Tumblewood is a Dexterity game that compares to Jenga in the same way a wonderful split rail fence in a National Park compares to a stack of 2x4's at the Home Depot. Both stack and both are wood. Tumblewood is pleasant to look at and to hold, and Tumblewood can be more challenging.
Tumblewood is hand split white birch that has been tumble polished till it is pleasant to hold but not so slick as to make the game impossible. Unlike Jenga, where the tiles are all uniform and predictable...Tumblewood has 55 uniquely shaped 4.75 inch long pieces that allow for a greater challenge in choosing the right piece to add next to the tower as it progresses. Additionally, if played as a competitive game, you have the option to choose a piece that works well for you but may add difficulty to your opponents task of adding the next piece. The natural curves, twists, and tapers of each Tumblewood stick are what make this game such a blast to play.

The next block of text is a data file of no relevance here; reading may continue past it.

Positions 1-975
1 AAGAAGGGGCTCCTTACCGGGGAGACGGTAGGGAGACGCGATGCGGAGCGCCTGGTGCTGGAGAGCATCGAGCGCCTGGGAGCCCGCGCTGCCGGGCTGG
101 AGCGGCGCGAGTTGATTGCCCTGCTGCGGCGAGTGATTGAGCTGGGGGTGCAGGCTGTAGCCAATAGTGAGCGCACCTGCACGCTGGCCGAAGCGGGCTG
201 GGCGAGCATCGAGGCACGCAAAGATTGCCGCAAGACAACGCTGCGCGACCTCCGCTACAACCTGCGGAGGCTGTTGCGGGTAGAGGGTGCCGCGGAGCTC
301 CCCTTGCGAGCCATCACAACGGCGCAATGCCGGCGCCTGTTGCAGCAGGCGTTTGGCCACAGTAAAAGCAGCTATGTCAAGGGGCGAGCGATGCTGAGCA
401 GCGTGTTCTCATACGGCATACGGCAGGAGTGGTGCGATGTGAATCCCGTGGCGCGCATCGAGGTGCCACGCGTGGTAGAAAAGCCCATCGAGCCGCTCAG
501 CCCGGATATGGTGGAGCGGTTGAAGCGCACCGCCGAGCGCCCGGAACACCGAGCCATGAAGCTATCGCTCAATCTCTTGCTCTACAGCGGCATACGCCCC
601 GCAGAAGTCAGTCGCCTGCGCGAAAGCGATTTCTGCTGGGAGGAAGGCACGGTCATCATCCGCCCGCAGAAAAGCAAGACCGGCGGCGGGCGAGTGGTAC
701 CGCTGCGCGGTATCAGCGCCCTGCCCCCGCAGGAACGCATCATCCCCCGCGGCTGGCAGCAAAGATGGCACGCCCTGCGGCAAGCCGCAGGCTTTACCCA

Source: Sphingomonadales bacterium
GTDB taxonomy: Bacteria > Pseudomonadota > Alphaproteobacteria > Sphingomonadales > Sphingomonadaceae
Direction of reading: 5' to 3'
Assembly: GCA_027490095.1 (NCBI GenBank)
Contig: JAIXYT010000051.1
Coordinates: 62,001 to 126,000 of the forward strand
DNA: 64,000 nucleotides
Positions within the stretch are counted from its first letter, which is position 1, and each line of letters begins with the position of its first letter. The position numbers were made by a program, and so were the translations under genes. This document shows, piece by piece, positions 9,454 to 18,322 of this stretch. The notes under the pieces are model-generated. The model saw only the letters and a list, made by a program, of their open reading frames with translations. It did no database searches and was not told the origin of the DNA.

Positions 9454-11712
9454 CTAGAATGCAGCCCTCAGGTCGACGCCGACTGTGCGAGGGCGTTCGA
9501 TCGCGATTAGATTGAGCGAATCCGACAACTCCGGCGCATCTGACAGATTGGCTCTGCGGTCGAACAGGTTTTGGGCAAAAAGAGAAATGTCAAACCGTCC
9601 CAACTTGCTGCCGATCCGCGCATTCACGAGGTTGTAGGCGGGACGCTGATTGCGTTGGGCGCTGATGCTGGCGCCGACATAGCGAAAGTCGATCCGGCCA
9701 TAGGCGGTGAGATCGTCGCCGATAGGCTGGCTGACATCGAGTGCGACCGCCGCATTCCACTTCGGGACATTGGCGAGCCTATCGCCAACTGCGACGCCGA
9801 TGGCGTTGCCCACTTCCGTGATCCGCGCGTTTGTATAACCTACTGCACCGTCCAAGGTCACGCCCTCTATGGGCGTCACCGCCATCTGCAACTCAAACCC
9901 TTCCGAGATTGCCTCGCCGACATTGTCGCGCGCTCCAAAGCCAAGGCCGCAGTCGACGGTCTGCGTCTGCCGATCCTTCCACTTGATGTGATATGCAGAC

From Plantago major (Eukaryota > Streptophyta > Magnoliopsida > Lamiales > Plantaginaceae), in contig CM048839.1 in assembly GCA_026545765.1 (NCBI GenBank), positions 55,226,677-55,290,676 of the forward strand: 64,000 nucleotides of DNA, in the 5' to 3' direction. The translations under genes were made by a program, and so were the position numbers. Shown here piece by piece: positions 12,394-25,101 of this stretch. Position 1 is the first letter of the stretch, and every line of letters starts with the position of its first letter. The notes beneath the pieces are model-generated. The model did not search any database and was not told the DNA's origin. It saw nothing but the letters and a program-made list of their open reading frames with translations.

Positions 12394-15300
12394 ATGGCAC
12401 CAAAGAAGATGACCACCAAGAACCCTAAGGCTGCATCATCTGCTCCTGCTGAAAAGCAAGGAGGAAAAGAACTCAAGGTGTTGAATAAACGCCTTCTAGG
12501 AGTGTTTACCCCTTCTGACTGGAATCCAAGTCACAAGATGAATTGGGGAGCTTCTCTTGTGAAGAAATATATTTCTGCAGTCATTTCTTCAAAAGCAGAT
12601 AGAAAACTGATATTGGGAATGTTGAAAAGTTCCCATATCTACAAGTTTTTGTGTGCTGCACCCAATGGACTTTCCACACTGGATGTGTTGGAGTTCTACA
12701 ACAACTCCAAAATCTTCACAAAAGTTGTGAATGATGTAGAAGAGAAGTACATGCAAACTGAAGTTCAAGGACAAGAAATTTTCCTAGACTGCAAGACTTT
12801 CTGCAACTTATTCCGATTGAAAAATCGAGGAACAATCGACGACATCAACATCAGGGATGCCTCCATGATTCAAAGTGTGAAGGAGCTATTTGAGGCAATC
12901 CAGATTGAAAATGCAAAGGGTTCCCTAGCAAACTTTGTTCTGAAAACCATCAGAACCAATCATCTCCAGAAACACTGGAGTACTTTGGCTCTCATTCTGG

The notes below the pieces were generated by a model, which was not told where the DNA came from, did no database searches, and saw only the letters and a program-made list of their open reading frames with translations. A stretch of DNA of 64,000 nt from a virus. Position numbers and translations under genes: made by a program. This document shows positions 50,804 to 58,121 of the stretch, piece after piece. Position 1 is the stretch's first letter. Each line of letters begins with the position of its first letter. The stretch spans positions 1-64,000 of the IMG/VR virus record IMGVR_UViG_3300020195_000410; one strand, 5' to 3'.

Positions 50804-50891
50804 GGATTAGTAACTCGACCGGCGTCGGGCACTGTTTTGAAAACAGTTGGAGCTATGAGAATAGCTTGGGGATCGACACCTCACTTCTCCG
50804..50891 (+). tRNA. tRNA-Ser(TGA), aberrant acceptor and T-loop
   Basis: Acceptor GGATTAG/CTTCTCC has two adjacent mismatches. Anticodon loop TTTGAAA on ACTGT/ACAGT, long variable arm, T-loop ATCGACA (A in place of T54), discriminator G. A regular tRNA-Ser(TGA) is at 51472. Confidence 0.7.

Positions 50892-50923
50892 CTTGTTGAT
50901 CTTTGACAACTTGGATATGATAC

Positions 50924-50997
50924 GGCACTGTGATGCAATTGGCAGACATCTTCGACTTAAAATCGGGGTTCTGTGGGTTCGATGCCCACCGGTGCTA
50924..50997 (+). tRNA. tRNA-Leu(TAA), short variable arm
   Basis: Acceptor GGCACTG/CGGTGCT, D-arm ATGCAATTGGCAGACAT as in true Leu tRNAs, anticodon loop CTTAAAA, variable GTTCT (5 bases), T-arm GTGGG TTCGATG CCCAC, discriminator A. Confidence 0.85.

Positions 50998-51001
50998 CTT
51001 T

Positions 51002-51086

This Kickstarter project was designed with one purpose. That is to get at least 300 more Tumblewood Games out in play so that you guys, the game players of the world can help me spread the word about Tumblewood.
The Tumblewood Guardians are carved on a piece of actual Tumblewood and the Gaming Pieces or Score Markers are hand carved from 7/8 inch white birch stock, averaging about 3 inches tall. Chris Gray hand carves and signs each one.
Shrunken Head, Fickled Finger, Heart for the Game
Be sure to click on the UPDATES at the top of the page for new video and project progress.*There is a discussion of how and why Tumblewood is different than Jenga at the bottom of this Description of the game, along with some other great pictures.
Tumblewood helps folks find common ground. The unique nature of every piece of Tumblewood, and therefore every game played, means that no one is an expert, yet even a first time player can enjoy. In each set you will find a golf pencil that can be used to let anyone who plays sign a stick and maybe write a thought. This process creates a living game that grows a bit with each game played.